UNLABELLED: Internal target and organ motion during treatment is a challenge in radiotherapy (RT) of the prostate and the involved elective targets, with residual motion being present also following image-guidance strategies. The aim of this study was to investigate organ motion-induced dose degradations for the prostate, seminal vesicle and the pelvic lymph node when treating these targets with proton therapy, using different image-guidance and delivery strategies.
MATERIAL AND METHODS: Four patients were selected from a larger series as they displayed large inter-fractional variation in bladder and rectum volume. Intensity-modulated proton therapy plans were generated using both simultaneous integrated and sequential boost delivery. For each technique, three isotropic margin expansions (in the range of 4-10 mm) were evaluated for the clinical target volume of prostate (CTV-p), seminal vesicles (CTV-sv) and lymph nodes (CTV-ln). Simulation of the dose degradations for all treatment plans were based on dose re-calculations for the 8-9 repeat CTs available for each patient, after applying rigid registrations to reproduce set-up based on either intra-prostatic fiducials or bony anatomy.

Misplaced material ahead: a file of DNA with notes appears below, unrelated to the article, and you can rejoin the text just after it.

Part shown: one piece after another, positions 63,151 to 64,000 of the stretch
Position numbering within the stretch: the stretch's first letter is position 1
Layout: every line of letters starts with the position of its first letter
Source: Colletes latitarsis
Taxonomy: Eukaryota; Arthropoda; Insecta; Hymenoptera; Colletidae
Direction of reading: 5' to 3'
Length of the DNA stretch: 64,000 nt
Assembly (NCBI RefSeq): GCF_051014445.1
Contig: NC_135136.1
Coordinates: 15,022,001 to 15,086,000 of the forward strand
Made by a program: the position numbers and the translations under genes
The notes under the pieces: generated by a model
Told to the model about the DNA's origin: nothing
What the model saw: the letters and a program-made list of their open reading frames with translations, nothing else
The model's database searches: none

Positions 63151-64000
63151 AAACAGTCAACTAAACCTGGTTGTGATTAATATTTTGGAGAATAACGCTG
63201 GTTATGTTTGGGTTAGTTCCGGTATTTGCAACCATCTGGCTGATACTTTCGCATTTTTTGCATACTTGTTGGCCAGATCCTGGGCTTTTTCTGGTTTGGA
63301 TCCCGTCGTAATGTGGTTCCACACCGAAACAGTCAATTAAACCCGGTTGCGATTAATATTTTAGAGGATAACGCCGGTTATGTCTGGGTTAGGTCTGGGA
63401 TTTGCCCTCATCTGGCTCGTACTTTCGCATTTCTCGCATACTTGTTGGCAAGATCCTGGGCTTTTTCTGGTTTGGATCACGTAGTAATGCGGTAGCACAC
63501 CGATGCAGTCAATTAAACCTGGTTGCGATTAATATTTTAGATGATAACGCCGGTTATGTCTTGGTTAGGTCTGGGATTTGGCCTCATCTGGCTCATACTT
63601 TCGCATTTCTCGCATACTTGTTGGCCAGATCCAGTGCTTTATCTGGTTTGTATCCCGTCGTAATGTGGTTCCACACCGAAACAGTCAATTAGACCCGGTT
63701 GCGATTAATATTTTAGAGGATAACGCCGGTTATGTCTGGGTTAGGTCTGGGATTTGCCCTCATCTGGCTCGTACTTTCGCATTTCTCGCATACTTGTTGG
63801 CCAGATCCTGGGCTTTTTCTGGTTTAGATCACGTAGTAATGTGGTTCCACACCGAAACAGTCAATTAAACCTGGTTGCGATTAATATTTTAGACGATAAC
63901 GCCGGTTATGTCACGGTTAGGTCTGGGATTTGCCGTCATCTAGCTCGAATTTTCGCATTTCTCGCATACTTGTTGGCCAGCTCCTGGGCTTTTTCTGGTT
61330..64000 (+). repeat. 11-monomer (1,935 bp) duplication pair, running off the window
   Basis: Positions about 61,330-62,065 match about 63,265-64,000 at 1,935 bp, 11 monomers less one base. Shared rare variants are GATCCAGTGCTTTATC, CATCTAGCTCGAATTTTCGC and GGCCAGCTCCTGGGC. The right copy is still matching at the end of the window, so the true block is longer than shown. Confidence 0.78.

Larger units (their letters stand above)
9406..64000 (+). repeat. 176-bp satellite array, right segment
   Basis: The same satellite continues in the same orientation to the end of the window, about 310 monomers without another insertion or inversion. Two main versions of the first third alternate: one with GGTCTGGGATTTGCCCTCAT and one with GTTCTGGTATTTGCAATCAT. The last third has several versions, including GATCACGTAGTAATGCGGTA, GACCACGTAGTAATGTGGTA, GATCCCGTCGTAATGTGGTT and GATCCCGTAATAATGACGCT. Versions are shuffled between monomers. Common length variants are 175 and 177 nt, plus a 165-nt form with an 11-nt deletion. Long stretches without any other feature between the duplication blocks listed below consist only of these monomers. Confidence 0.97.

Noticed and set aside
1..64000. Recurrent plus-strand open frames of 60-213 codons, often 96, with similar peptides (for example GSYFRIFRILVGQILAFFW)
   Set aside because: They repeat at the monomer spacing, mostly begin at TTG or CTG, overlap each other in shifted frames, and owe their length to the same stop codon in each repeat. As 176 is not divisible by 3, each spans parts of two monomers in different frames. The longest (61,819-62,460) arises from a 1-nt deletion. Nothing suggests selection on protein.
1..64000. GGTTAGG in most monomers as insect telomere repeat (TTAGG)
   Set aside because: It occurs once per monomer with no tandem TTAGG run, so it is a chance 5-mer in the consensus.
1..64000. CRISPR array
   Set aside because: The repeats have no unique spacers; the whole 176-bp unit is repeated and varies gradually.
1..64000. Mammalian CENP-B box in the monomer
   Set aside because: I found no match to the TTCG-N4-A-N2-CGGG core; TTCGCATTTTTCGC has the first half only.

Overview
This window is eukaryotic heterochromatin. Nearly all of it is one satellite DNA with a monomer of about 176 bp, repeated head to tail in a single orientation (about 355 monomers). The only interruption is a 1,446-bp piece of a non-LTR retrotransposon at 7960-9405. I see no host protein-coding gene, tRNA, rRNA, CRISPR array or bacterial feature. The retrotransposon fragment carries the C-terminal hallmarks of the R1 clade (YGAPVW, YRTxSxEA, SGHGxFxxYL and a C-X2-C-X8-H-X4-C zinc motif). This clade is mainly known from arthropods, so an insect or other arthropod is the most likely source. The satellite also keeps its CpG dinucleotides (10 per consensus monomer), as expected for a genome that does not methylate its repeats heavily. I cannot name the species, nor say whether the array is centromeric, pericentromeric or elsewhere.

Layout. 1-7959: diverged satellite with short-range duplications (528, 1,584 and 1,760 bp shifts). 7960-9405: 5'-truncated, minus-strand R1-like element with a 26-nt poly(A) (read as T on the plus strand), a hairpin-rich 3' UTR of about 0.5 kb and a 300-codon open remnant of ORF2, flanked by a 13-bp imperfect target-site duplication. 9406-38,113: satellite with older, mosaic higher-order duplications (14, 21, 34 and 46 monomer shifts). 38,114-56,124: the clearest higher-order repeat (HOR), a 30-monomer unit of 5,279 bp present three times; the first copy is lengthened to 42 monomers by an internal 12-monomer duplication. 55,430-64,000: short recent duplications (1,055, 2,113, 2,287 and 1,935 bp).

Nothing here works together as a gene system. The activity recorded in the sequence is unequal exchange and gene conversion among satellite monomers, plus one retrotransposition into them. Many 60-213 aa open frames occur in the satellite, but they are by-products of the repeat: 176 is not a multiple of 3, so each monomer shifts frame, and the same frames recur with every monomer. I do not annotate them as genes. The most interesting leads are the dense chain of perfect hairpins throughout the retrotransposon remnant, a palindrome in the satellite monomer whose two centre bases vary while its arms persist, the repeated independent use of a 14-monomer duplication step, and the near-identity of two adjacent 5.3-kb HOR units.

RESULTS: The simulated dose received by 99% of the target volume (D(99)) and generalized equivalent dose (gEUD) showed substantial inter-patient variations. For 40% of the investigated scenarios, the patient average simulated D(99) for all targets were within 2 GyE from the planned dose. The largest difference between simulated and planned dose was seen for the CTV-sv when using SIB delivery, with an average relative reduction in D(99) of 13% and 15% for the largest margin expansion, when positioned using fiducials and bony anatomy, respectively.
CONCLUSIONS: The most severe dose degradations were found for CTV-sv, but they were also evident for CTV-ln. The degradations could not be completely resolved, neither by using the largest margin expansion nor with the choice of set-up. With fiducial set-up CTV-p was robust against the inter-fraction changes.
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